Web-Based Tool Helps Individuals Maximize Their Social Security Benefits and Make the Most of What They Have for Retirement; Sometimes It "Pays to Wait"

As Baby Boomers approach retirement age, one of the most important decisions they’ll make is when to begin taking Social Security benefits. According to the Social Security Administration, nearly 80 million Americans will become eligible for Social Security retirement benefits over the next two decades: more than 10,000 per day on average. To help consumers simplify the decision-making process and maximize their Social Security benefit and income in retirement, MetLife today announced the launch of the MetLife Social Security Decision Tool ( This is the first comprehensive online tool to combine life expectancy tables with a Social Security benefits calculation in a simplified way.

"Social Security plays a critical role in helping consumers create a steady stream of retirement income. It is effectively the largest social insurance program, which relies on a principle known as pooling. It uses the power of large numbers of participants to ensure income for all," said Joseph W. Jordan, senior vice president of Individual Business Marketing at MetLife. "Large insurance companies rely on the same principle to provide, as an example, guaranteed income through their annuity products."

"For two-thirds of older Americans, Social Security represents 50 percent or more of their income, and often serves as the foundation of their overall retirement strategy," said Beth Hirschhorn, MetLife’s senior vice president, Global Brand and Marketing Services. "Unfortunately, a significant percentage of Americans are not maximizing their lifetime income Social Security benefit or making the most of what they have for retirement – due, in part, to a lack of understanding about their average life expectancy."

For Most, It Pays to Wait

While Social Security is only one part of an individual’s retirement income, understanding the lifetime value of benefits is a powerful tool to help clients build a retirement income strategy to meet their goals. Taking into account age, gender, years of employment, income and average life expectancy, the patent-pending MetLife Social Security Decision Tool calculates the financial impact of starting Social Security at different ages in just three simple steps. For example, a 50-year old woman who made $50,000 in her last full year of work could benefit significantly by waiting until age 66 to begin taking benefits. If she started receiving benefits at age 62, her monthly payment would be $1,087. The benefit increases to $1,584 per month if she waits until age 66, an increase of almost 50 percent. And, because she has an 85% chance of living past her "break even" age of 76 (the age at which the accumulated benefits of higher monthly payments begin to outweigh the benefits of starting Social Security), she will have received approximately $66,360 more in Social Security benefits by age 88, and $102,144 more by age 94.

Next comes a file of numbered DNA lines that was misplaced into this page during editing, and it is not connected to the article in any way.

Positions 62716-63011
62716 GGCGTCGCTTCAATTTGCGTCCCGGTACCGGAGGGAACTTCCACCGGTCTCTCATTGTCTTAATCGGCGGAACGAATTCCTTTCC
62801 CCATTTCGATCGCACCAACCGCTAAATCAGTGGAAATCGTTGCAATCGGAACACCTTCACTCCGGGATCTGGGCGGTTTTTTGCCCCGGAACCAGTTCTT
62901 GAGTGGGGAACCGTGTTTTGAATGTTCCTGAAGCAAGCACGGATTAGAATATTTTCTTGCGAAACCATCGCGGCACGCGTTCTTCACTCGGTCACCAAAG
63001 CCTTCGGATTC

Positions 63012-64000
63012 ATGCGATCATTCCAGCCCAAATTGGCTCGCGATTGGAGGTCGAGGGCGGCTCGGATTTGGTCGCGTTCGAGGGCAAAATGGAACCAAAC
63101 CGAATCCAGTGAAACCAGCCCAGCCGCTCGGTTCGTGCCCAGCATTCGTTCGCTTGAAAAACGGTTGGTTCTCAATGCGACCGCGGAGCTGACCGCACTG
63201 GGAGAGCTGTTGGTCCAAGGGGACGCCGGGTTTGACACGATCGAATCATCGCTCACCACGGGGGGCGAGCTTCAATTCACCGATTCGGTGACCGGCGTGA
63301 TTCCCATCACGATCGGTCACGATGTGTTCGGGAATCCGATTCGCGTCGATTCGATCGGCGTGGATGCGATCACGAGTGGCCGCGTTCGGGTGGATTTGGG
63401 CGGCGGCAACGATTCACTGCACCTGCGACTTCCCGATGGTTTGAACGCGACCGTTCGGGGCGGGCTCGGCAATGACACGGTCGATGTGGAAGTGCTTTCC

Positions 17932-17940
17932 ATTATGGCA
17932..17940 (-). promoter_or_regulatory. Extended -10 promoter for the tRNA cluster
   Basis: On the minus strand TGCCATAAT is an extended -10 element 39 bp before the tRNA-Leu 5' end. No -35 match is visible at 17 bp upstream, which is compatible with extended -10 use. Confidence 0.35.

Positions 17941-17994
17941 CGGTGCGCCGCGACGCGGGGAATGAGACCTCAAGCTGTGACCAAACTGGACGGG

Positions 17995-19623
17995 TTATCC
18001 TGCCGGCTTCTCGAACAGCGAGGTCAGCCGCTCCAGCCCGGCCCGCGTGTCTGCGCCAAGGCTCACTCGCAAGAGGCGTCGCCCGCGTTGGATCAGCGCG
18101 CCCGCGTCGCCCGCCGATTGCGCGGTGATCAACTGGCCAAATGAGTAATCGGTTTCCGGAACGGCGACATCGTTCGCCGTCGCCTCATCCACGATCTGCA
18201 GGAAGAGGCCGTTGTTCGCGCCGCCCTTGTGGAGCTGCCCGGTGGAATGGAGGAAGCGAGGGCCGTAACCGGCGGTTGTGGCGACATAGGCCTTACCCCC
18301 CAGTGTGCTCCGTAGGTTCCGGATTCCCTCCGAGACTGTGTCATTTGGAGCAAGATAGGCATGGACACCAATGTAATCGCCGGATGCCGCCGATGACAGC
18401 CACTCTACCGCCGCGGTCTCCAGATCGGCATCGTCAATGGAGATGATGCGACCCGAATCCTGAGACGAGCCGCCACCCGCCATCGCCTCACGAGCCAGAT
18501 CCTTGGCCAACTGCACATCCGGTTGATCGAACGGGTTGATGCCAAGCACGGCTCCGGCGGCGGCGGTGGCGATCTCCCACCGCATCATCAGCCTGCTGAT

Gender, Age & Income

Early Retirement Benefits Age

Monthly Benefit

Normal Retirement Benefits Age

Monthly Benefit

45 Year-Old Female $40,000





50 Year-Old Male $50,000





55 Year-Old Female $75,000





60 Year-Old Male $100,000





62 Year-Old Female $125,000





"More than 70 percent of Americans apply for Social Security benefits as soon as they are eligible. Yet, individuals who take benefits before reaching their full retirement age run the risk of leaving money on the table, and, more importantly, potentially putting them at risk of outliving their assets. They are not only impacting their financial security but the security of their spouse and their dependents," added Jordan.

"What some consumers don’t realize is that, if they waited until age 67 or even age 70, they could potentially receive considerably higher payments. Often, it ‘pays to wait’ even if waiting means that they’ll need to bridge the income gap. Of course, some individuals may need – out of financial hardship – to take Social Security benefits early," added Jordan. "That’s why it’s best to consult with a financial advisor before making any important retirement income decisions since it will greatly affect your ability to enjoy a comfortable and secure retirement."

The MetLife Social Security Decision Tool joins an array of online tools originally created for – and used by – MetLife’s financial services representatives, as a way to help consumers build their own personal safety nets. By offering these new tools online, individuals are much better prepared to have collaborative discussions with their financial services representatives. Since MetLife began piloting the new Social Security Decision Tool on its web site, more than 20,000 individuals have visited the tool’s web page.

About MetLife

Celebrating 140 years, MetLife is a subsidiary of MetLife, Inc. (NYSE: MET), a leading provider of insurance and financial services with operations throughout the United States and the Latin America, Europe and Asia Pacific regions.  Through its domestic and international subsidiaries and affiliates, MetLife, Inc. reaches more than 70 million customers around the world and MetLife is the largest life insurer in the United States (based on life insurance in-force).and leading provider of employee benefits. The MetLife companies offer life insurance, annuities, auto and home insurance, retail banking and other financial services to individuals, as well as group insurance, reinsurance and retirement & savings products and services to corporations and other institutions.  For more information, please visit


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